Disease/Discipline Oriented Groups

Mayo Clinic Cancer Center's Disease/Discipline Oriented Groups (DOGs) are integrated, multidisciplinary teams of expert investigators that develop, promote and conduct clinical and translational cancer research within specific disease areas or therapies.

Seventeen DOGs coordinate among members and between DOGs and Mayo Clinic Cancer Center programs to advance cohesive, integrated and collaborative clinical and translational research across the three Mayo Clinic campuses in Arizona, Florida and Minnesota:

  • Breast Cancer
  • Cancer Prevention and Control
  • Chronic Lymphocytic Leukemia
  • Dysproteinemia
  • Endocrine Malignancies
  • Gastrointestinal Cancer
  • Genitourinary Cancer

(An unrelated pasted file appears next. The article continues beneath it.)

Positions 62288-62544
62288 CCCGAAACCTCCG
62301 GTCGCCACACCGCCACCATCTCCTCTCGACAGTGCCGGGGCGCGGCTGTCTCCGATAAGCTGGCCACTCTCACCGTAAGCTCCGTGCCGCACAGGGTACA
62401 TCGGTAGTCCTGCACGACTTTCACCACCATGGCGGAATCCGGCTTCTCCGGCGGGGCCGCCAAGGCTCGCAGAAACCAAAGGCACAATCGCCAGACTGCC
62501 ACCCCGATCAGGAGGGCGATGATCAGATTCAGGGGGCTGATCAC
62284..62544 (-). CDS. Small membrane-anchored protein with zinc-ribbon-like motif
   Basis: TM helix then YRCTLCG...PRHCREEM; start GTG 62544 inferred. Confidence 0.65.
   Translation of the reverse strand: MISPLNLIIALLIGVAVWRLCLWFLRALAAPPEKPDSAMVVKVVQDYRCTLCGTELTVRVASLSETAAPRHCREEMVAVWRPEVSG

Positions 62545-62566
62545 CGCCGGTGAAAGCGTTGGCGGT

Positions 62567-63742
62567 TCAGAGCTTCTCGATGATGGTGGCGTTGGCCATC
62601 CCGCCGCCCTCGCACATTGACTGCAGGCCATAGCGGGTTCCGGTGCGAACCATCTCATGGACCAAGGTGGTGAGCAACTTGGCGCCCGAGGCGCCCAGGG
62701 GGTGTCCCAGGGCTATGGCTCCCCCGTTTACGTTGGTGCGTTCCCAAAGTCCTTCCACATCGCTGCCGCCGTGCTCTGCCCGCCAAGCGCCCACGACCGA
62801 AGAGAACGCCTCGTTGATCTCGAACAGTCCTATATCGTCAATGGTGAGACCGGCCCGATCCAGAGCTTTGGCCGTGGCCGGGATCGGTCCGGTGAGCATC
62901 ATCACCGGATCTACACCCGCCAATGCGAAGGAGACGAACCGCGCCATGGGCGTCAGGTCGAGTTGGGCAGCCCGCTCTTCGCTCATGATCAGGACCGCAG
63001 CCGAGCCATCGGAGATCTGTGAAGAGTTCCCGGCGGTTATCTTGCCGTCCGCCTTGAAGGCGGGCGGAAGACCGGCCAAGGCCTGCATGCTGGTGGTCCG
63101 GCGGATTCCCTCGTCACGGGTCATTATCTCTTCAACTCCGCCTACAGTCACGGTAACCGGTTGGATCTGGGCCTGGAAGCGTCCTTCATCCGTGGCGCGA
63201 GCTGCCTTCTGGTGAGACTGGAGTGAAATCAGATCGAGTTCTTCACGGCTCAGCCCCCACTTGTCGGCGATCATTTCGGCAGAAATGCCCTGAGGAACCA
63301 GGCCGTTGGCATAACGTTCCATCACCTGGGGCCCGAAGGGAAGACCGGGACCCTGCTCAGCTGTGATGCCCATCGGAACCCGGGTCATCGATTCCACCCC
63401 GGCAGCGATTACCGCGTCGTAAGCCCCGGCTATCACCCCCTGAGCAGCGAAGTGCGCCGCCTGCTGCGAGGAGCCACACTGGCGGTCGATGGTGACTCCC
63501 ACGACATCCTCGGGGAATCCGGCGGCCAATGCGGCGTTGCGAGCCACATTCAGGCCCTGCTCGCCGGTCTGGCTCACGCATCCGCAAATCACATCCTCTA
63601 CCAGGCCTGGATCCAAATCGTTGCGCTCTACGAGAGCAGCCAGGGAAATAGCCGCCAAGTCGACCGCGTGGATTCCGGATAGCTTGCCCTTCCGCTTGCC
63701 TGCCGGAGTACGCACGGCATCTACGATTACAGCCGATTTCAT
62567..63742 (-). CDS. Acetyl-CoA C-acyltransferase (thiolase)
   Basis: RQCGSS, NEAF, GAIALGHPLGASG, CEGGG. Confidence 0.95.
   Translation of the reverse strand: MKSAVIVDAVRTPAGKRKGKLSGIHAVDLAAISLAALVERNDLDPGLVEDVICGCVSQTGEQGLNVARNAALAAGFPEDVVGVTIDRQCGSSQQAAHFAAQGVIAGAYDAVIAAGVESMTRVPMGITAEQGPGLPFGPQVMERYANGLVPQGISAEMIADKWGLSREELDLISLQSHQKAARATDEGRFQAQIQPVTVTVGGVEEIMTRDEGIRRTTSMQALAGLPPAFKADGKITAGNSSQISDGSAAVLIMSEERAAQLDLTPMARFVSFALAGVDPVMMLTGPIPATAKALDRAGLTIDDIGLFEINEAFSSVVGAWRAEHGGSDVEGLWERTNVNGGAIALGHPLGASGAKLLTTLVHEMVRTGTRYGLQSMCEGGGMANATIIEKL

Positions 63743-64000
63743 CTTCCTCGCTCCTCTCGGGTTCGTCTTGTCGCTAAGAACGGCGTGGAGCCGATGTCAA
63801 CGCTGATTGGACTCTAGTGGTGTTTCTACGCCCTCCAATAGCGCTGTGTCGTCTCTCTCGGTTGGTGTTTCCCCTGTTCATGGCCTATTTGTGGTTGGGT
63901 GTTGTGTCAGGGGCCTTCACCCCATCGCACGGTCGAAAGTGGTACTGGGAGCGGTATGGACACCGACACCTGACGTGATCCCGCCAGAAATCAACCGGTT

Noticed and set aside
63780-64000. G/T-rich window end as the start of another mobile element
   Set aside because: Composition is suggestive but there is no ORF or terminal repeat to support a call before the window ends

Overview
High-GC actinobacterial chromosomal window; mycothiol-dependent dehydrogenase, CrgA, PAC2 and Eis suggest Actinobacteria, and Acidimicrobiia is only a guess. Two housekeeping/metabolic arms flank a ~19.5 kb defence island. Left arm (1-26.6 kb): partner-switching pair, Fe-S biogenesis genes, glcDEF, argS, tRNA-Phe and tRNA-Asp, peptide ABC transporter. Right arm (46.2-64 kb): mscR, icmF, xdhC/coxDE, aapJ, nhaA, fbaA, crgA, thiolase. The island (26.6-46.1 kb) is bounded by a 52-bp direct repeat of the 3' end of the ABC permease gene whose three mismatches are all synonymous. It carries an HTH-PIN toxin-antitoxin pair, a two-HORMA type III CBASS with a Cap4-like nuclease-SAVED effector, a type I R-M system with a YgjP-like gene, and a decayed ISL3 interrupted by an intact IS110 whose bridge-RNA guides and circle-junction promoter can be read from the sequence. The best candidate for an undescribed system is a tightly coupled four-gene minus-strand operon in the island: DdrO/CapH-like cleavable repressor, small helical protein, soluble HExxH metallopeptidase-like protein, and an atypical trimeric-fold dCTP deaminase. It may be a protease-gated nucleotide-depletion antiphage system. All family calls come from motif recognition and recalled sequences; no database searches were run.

• Gynecological Cancer
  • Head and Neck Cancer
  • Lung Cancer
  • Lymphoma
  • Myeloid Leukemia
  • Neuro-Oncology
  • Pediatric Oncology
  • Phase I Clinical Trials
  • Sarcoma
  • Melanoma

The Disease/Discipline Oriented Groups are organized to advance the process of protocol development by providing and abiding by clear criteria for scientific review that takes into account:

  • Specific rationale
  • Study design
  • Studies already in progress elsewhere
  • Adequacy of biostatistical input
  • Feasibility for completion within a reasonable time frame

The DOGs develop and employ systems for prioritizing competing protocols from all sources, including cooperative group trials and industry trials. This ensures optimal use of the Cancer Center's clinical resources for scientific purposes.

This research is conducted within the context of the Mayo Clinic Model of Care.